New York City's Chrysler Building was completed this day in 1930 and at the time this impressive Art Deco-style skyscraper was the tallest man-made structure.
Standing on the East Side of Midtown Manhattan at the intersection of 42nd Street and Lexington Avenue, the Chrysler Building is 318.9 meters / 1,046 feet high but just 11 months after completion its height was exceeded by the Empire State Building. Today the Chrysler Building is the joint sixth tallest in Manhattan along with New York Times Building but remains the world's tallest brick building (with a steel structure).
Built to be the headquarters of the Chrysler Corporation, the car manufacturer occupied the building from 1930 until the mid-1950s. However, the building was commissioned and paid for by Walter P. Chrysler who wanted to personally own the building so it could be inherited by his children. The majority owner is now the Abu Dhabi Investment Council.
It may no longer be the tallest building in New York but with its Art Deco terraced arch crown, it is perhaps the most striking. So, in honour of this splendid building we are drinking a High Ryeser Manhattan.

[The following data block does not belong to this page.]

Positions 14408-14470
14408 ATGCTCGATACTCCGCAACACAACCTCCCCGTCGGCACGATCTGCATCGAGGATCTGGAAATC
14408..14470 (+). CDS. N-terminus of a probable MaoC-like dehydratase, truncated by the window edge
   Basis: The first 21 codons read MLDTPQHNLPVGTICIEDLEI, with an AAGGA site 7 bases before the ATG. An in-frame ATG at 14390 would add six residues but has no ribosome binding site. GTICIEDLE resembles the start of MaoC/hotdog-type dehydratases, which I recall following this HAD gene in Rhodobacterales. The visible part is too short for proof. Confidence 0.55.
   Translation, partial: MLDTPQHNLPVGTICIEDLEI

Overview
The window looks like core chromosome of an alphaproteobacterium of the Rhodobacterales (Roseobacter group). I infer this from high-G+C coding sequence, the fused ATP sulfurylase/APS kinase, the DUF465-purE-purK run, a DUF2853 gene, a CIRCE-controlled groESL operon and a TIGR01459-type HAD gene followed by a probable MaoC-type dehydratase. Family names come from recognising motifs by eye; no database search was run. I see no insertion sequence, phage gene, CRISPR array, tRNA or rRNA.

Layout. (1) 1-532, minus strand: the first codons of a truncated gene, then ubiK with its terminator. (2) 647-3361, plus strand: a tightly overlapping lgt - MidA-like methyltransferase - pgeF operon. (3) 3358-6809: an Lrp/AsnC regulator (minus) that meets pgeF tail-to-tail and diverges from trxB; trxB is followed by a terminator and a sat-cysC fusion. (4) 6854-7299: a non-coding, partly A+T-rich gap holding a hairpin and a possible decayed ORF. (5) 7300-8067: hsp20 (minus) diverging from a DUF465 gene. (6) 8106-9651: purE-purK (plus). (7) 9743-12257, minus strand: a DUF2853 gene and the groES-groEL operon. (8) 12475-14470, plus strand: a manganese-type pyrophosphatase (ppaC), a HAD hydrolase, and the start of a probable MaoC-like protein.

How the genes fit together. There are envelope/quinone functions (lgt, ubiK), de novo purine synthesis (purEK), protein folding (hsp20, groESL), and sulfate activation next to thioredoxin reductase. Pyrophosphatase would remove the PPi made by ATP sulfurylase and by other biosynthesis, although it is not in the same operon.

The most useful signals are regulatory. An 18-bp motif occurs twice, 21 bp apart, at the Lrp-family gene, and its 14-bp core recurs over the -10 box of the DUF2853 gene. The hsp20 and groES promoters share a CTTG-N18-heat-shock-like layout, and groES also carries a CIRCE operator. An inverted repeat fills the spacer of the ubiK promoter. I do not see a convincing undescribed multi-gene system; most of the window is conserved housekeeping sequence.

California's iconic Golden Gate Bridge opened this day in 1937 linking San Francisco and Marin County.
The suspension bridge spans the Golden Gate strait and when it opened was, until 1964, the longest suspension bridge main span in the world, at 1,300 metres / 4,200 feet. It now has the second-longest main span in the United States and globally is just outside the top ten longest.
While travelling over the bridge, consider that the roadway hangs from two cables held up by the two main towers and fixed in concrete at each end. Each cable comprises 27,572 strands of wire with a length totalling 80,000 miles / 130,000 km. The bridge is pinned together by some 1,200,000 rivets.
The bridge's colour is called international orange so appropriately, we are drinking a Golden Fizz which contains orange juice. And while you sip, perhaps contemplate how many Cadillacs have been driven across the bridge since 1937.
If you've ever visited the Caribbean islands, you will know that folk love to party on those white sand beaches, and elsewhere, for that matter. And today the good folk of idyllic Saint-Martin in the Leeward Islands, are celebrating Abolition Day with partying, steel bands and, no doubt, plenty of punch. As they will on the Dutch side of the island, Saint Maarten.
Why today? Because on this day in 1848, the French colonial authorities of Guadeloupe finally got around to abolishing slavery in the colony and its dependent islands, among them Saint-Martin.
We'll be getting in the spirit with a glass of Caribbean Punch, a surprisingly potent tropical blend that centres on the Caribbean favourite overproof rum, Whites.
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